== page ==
In the comet environment, carbon dioxide freezes at -193°C, much below the temperature where water turns into ice. Above this temperature, it changes directly from a solid to a gas, hampering its detection in ice form on the surface.

By contrast, water ice has been found at various comets, and Rosetta detected plenty of small patches on several regions.

"We hoped to find signs of carbon dioxide ice and had been looking for it for quite a while, but it was definitely a surprise when we finally detected its unmistakable signature," adds Gianrico.

The patch, consisting of a few percent of carbon dioxide ice combined with a darker blend of dust and organic material, was observed on two consecutive days in March. This was a lucky catch: when the team looked at that region again around three weeks later, it was gone.

Assuming that all of the ice had turned into gas, the scientists estimated that the 80 m × 60 m patch contained about 57 kg of carbon dioxide, corresponding to a 9 cm-thick layer. Its presence on the surface is likely an isolated rare case, with the majority of carbon dioxide ice being confined to deeper layers of the nucleus.

Gianrico and his collaborators believe the icy patch dates back a few years, when the comet was still in the cold reaches of the outer Solar System and the southern hemisphere was experiencing its long winter. At that time, some of the carbon dioxide still outgassing from the interior of the nucleus condensed on the surface, where it remained frozen for a very long while, and vaporised only as the local temperature finally rose again in April 2015.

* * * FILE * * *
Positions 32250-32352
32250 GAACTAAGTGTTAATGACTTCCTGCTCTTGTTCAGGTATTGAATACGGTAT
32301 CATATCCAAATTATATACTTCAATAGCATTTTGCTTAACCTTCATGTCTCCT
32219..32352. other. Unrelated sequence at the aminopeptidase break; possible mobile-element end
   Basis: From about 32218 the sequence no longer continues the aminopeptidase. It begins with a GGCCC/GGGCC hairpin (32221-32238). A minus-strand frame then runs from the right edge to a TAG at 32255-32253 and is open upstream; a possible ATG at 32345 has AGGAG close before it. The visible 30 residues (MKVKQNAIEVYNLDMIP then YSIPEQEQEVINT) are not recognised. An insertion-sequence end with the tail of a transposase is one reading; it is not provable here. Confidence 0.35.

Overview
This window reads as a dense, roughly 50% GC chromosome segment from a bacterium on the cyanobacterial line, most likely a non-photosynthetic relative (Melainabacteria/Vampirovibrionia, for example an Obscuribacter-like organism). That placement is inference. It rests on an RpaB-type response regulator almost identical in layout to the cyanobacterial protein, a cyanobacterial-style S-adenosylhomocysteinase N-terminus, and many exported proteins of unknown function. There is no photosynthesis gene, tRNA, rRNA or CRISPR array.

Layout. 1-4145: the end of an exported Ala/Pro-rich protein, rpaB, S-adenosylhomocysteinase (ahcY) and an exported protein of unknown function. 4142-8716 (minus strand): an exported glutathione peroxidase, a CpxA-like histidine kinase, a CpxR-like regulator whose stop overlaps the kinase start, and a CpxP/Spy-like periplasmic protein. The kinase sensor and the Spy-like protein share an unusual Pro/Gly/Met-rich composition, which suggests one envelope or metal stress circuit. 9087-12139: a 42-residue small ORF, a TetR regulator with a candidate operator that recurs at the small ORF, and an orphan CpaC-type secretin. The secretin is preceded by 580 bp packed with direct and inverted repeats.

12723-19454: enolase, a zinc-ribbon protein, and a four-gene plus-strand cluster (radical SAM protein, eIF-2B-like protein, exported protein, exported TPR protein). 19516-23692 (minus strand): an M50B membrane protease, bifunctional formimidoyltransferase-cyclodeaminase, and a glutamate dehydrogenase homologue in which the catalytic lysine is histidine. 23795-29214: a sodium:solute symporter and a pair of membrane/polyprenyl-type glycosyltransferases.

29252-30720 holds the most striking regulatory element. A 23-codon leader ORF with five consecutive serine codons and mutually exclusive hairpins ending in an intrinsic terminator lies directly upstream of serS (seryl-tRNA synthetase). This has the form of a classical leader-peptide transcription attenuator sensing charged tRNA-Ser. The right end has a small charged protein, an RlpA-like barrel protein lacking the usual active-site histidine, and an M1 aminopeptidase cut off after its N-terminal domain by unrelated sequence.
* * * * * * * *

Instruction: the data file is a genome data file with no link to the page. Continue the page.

This reveals a seasonal cycle of carbon dioxide ice, which unfolds over the comet's 6.5 year orbit, as opposed to the daily cycle of water ice, also spotted by VIRTIS shortly after Rosetta's arrival.

Interestingly, shortly after the carbon dioxide ice had disappeared, Rosetta's OSIRIS narrow-angle camera detected two unusually large patches of water ice in the same area, between the southern regions of Anhur and Bes.

Image above: Large patches of water ice found on comet surface. Image Credits: ESA/Rosetta/MPS for OSIRIS Team MPS/UPD/LAM/IAA/SSO/INTA/UPM/DASP/IDA; Reprinted with permission from S. Fornasier et al., Science 10.1126/science.aag2671 (2016).

"We had already seen many metre-sized patches of exposed water ice in various regions of the comet, but the new detections are much larger, spanning some 30 m × 40 m each, and they persisted for about 10 days before they completely disappeared," says Sonia Fornasier from LESIA–Observatoire de Paris and Université Paris Diderot, France, lead scientist of the study focusing on seasonal and daily surface colour variations.

These ice-rich areas appear as very bright portions of the comet surface reflecting light that is bluer in colour compared with the redder surroundings. Scientists have experimented with mixtures of dust and water ice to show that, as the concentration of ice in them increases, the reflected light becomes gradually bluer in colour, until reaching a point where equal amounts of light are reflected in all colours.